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From Securities Regulation Daily, January 3, 2014

CFTC requests comment on cross-border compliance issues, extends no-action relief

By Lene Powell, J.D.

The CFTC requested comment today on a staff advisory issued in November 2013 that clarified the application of transactional-level requirements to swap contracts between a non-U.S. swap dealer and a non-U.S. person. The advisory, which interpreted staff guidance issued on July 26, 2013, that discussed cross-border compliance, generally provided that the transactional requirements for swaps do not apply or are subject to substituted compliance if the activities of the non-U.S. swap dealer take place outside the United States The derivatives industry associations have challenged in court the cross-border guidance, alleging that the CFTC circumvented the requirements of the Administrative Procedure Act (APA) and the Commodity Exchange Act by characterizing its regulations as "guidance" and failed to conduct any cost-benefit analysis.

The request for comment, which was approved three to one with Commissioner Scott O’Malia dissenting, was accompanied by a no-action letter extending relief for non-U.S. swap dealers from the transactional-level requirements for swaps. The deadline for comments will be 60 days after publication in the Federal Register.

CFTC Letter 14-01. The no-action letter extends to non-U.S. swaps dealers the relief provided in CFTC Letter 13-71 until September 15, 2014. Relief was granted for failure to comply with: (a) applicable transaction-level requirements with respect to covered transactions with a non-U.S. swap dealer; and (b) if the covered transaction is with a non-U.S. swap dealer, any transaction-level requirement other than the requirements under Regulations 23.503 and 23.504.

Request for comment. According to the request for comment, the advisory was issued in response to questions by swap market participants regarding compliance by non-U.S. swap dealers with the transactional requirements when using U.S. personnel or agents to enter into swaps with non-U.S. persons. The market participants asked whether the transactional requirements would apply to these swaps, and if so, whether substituted compliance was available for these swaps, even though such swaps are between two non-U.S. persons, regardless of whether the activities of the non-U.S. dealer that result in the swaps take place in the United States.

In response to the questions, the advisory said that for swaps between a non-U.S. swap dealer and a non-U.S. person, the transactional requirements either do not apply or may be subject to substituted compliance if the activities of the non-U.S. dealer take place outside the United States. The advisory further stated that, for transactions arranged, executed, or negotiated by personnel or agents located in the U.S. of non-U.S. dealers (whether affiliates or not of a U.S. person) regularly using personnel or agents located in the U.S. to arrange, negotiate, or execute swaps with non-U.S. persons (covered transactions), the non-U.S. dealer generally would have to comply with the transactional requirements. The staff advisory further stated that this would also apply to a covered transaction booked in a non-U.S. branch of the non-U.S. dealer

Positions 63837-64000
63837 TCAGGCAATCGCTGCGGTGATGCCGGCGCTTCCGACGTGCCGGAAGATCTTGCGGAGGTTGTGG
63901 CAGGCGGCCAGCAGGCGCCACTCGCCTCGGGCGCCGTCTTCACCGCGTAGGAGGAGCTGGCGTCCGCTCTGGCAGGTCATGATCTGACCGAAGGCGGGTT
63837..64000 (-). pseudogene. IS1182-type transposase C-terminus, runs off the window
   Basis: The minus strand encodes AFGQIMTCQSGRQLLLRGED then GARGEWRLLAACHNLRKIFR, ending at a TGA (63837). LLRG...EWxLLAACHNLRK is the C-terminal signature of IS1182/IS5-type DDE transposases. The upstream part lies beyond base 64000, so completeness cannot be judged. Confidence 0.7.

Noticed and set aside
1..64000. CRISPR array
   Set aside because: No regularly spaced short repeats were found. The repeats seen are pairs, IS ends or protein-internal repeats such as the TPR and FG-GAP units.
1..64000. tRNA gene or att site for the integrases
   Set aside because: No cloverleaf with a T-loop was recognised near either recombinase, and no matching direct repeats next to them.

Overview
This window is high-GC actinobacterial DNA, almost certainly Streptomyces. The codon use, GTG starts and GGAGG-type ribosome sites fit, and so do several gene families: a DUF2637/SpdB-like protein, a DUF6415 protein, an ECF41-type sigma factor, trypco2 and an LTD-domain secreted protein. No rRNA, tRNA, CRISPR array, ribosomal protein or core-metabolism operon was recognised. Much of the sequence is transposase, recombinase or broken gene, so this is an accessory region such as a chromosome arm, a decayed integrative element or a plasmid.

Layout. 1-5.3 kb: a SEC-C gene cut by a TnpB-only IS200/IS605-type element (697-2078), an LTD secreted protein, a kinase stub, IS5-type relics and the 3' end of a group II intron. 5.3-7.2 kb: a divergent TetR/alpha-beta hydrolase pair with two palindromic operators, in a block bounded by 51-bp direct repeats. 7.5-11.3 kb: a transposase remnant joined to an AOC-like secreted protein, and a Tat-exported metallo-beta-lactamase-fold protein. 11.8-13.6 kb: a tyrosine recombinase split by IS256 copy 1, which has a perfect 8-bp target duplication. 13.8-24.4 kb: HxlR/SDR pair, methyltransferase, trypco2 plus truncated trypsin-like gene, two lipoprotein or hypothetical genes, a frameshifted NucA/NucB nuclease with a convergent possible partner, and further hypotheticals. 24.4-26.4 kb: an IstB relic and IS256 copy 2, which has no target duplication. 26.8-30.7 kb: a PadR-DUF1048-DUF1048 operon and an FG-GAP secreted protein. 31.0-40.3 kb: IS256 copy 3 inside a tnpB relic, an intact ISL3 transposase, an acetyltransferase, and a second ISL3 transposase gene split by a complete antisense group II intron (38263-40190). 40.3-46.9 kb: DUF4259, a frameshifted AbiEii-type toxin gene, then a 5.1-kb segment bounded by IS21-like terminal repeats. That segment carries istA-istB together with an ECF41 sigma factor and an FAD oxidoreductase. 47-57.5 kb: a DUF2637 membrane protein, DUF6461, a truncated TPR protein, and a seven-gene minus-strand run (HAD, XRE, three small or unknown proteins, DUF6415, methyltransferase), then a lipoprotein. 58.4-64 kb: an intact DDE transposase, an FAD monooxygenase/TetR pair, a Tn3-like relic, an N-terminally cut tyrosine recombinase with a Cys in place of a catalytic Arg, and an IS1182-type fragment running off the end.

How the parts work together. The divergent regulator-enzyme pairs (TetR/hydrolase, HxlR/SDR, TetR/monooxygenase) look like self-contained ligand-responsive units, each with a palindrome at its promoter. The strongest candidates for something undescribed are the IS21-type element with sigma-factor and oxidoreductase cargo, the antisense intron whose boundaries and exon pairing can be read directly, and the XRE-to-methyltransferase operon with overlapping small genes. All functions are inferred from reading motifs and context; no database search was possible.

The request for comment seeks input on a number of questions: (1) whether the Commission should adopt the advisory as policy; (2) whether transactional requirements should apply to covered transactions with non-U.S. persons who are not guaranteed or conduit affiliates of U.S. persons; (3) whether there should be any differentiation in treatment of swaps with non-U.S. counterparties depending on the nature of the swap dealer (i.e., whether it is a guaranteed affiliate or a conduit affiliate of a U.S. person); (4) whether the non-U.S. swap dealer should be able to rely on a substituted compliance program to comply with the relevant transactional requirements, and if so, which requirements; (5) the meaning of “regularly” in the phrase “regularly using personal or agents located in the U.S. to arrange, negotiate, or execute swaps with non-U.S. persons”; (6) the scope of “arranging, negotiating, or executing” swaps.

Commissioner O’Malia dissent. Commissioner O’Malia dissented from the request for comment, saying it abrogated the CFTC’s legal obligations under the APA and was another example of the Commission’s unsound rule implementation process. According to O’Malia, it was outside the scope of the Guidance and Exemptive Order because it did not address the issue relating to swaps between non-U.S. swap dealers and non-U.S. counterparties acting through agents of the non-U.S. dealers located in the United States. It requested comment on only a narrow issue of the cross-border application of Dodd-Frank, while ignoring dozens of comments filed in response to the Exemptive Order. Commissioner O’Malia posed four questions of his own, including whether covered transactions with non-U.S. persons who are not guaranteed affiliates or conduit affiliates of U.S. persons fall within the CFTC’s jurisdiction.

MainStory: TopStory ExchangesMarketRegulation Derivatives Swaps InternationalNews DoddFrankAct CFTCNews

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